Prince Edward County’s Newspaper of Record
June 14, 2024
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The Peasants

Painted film a bold choice to kick off The County’s new film festival
<p>Painted reapers in DK and Hugh Welchman&#8217;s film, The Peasants (Photo courtesy of Sony Pictures Classics)</p>
Painted reapers in DK and Hugh Welchman’s film, The Peasants (Photo courtesy of Sony Pictures Classics)

Distilled is a new column dedicated to the books, films, subjects, and people of the County Adaptation Film Festival. It considers how adaptation from one medium to another across the arts transforms the ways we see and read. Submissions are welcome.

The Peasants (2023) is a bold choice to kick off The County’s new film festival. It adapts a sprawling historical novel about rural life not just into film, but into oil paintings.

Directors DK and Hugh Welchman created Loving Vincent in 2017, an academy award-nominated film about Vincent Van Gogh entirely rendered in oil paintings. 

The technique was adapted for this film, but with a difference. The Peasants is composed of painted scenes first shot with live actors. Painters worked from still photographs to create the thousands of original paintings that recompose the film’s frames.

The adaptation begins with Polish author Wladyslaw Reymont’s four-volume national epic, published between 1904 and 1909 and awarded the 1924 Nobel Prize for Literature.

The film version unfolds in a series of paintings, a technique that at once challenges and expands the arts of animation and cinematography. The Peasants stresses the individual film still in a new way.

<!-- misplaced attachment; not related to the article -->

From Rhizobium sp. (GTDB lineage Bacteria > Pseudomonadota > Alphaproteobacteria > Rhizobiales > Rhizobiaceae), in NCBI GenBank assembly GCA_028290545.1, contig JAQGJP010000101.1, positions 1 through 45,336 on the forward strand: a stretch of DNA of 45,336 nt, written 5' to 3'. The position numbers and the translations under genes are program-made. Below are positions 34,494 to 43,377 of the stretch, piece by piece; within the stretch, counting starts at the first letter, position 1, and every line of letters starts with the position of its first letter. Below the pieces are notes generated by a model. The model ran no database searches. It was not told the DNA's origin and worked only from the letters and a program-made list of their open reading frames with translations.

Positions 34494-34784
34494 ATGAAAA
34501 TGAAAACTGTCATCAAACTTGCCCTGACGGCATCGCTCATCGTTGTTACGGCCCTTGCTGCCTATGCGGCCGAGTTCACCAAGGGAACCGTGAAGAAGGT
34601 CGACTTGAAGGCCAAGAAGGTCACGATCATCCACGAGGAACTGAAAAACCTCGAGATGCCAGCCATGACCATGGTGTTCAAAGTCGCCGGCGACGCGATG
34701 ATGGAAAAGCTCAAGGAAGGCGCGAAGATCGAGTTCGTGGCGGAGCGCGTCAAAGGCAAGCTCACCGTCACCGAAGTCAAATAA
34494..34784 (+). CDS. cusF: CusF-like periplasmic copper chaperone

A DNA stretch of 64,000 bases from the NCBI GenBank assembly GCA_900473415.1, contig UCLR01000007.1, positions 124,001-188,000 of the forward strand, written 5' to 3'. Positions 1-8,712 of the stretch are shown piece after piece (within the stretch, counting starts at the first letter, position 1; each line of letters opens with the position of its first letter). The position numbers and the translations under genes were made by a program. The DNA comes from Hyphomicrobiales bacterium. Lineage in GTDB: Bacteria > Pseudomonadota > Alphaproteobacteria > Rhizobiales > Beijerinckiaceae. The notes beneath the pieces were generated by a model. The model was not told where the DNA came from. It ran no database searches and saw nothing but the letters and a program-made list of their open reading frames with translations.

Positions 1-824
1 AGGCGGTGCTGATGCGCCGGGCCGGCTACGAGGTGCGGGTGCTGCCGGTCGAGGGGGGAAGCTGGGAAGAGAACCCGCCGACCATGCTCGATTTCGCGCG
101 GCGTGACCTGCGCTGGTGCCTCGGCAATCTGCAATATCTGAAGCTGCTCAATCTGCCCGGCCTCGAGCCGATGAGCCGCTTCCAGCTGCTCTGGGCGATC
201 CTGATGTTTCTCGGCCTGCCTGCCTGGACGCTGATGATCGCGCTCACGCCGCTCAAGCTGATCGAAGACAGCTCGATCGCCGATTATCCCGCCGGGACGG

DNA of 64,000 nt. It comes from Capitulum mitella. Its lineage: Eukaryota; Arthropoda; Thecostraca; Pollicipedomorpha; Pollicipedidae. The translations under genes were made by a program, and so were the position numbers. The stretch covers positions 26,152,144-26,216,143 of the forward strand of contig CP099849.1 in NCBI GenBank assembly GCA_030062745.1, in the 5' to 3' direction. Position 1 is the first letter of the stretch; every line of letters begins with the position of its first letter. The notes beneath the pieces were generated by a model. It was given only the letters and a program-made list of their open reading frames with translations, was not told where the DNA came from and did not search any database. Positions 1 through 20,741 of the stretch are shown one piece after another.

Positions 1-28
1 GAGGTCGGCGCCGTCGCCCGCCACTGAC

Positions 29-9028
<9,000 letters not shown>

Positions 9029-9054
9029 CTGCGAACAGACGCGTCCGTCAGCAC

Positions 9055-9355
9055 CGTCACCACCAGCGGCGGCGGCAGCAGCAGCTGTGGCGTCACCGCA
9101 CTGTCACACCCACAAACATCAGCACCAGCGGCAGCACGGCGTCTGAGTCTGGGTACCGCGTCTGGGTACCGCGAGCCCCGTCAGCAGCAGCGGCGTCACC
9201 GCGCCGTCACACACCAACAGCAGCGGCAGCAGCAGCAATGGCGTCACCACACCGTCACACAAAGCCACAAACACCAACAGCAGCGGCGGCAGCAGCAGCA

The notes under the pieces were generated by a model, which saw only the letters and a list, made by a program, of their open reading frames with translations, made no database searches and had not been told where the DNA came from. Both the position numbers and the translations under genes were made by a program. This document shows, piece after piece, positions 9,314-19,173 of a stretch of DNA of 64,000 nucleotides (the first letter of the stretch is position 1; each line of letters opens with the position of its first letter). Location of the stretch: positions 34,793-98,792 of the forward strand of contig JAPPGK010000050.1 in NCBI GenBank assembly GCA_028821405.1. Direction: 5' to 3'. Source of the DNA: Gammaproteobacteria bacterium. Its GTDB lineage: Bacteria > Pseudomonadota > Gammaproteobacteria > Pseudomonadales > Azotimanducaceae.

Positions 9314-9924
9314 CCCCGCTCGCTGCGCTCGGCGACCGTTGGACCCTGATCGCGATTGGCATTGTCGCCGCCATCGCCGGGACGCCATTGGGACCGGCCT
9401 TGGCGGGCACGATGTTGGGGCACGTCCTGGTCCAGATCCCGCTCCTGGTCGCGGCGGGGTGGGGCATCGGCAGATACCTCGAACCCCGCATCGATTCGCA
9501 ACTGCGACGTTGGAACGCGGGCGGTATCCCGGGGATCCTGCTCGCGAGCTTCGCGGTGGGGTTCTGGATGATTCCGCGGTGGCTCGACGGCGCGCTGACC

The technique makes for fascinating viewing: absorption and engagement are challenged by the impositions of the art, in the way that emphatic brushwork or heavy paint challenges the coherence of a painted object or scene the closer you get to it.

Jean-François Millet, 1857 (Musée d’Orsay, Paris)

Critic after critic notes the film’s extreme beauty. The landscape, which is traced through all four seasons, as well as the music, dances, costumes, and characters, are all highly stylized. Individual scenes recall works by such celebrated painters as Jozef Chelmonski and Jean-Francois Millet.

The sheer difficulty of the lives of the labouring peasantry offers a stark contrast
to the film’s beauty.
The realities of rural life and its unending labour are crystallized in
the sheer labour of  all the paintings —
tens of thousands of them were hand-painted by over 200 artists in four studios,
in Poland, Lithuania, Ukraine and Serbia,
over the five years of the film’s production.

Six frames for every second of live footage means the one hour, 54-minute film required 42,000 canvasses.

While actors speak and move in the film, they are painted over, hidden. Viewers hear the actors but only see the paintings, which come to represent the force of appearances and social roles.

Painted by Tetiana Ocheredko (Courtesy of Sony Pictures Classics)

The life of the beautiful young woman at the center of the story is entirely given over to a rigid patriarchal culture that demeans women and deprives them of choice and autonomy.

But she is far from the only victim. Both the men and women in this film are contained by traditional patriarchal social structures, as well as the power of privilege and authority.

What is on the inside, painted over, the sheer force of inner feeling, the anger at being deprived of the power of choice, drives the brutality and violence of the film, while its beauty abstracts and distances.

Together, the beauty and the violence are a fascinating combination. They bring into view at once the timeless force of custom and convention, and the way they obscure and distort the life of human feeling. 

This text is from the Volume 194 No. 15 edition of The Picton Gazette
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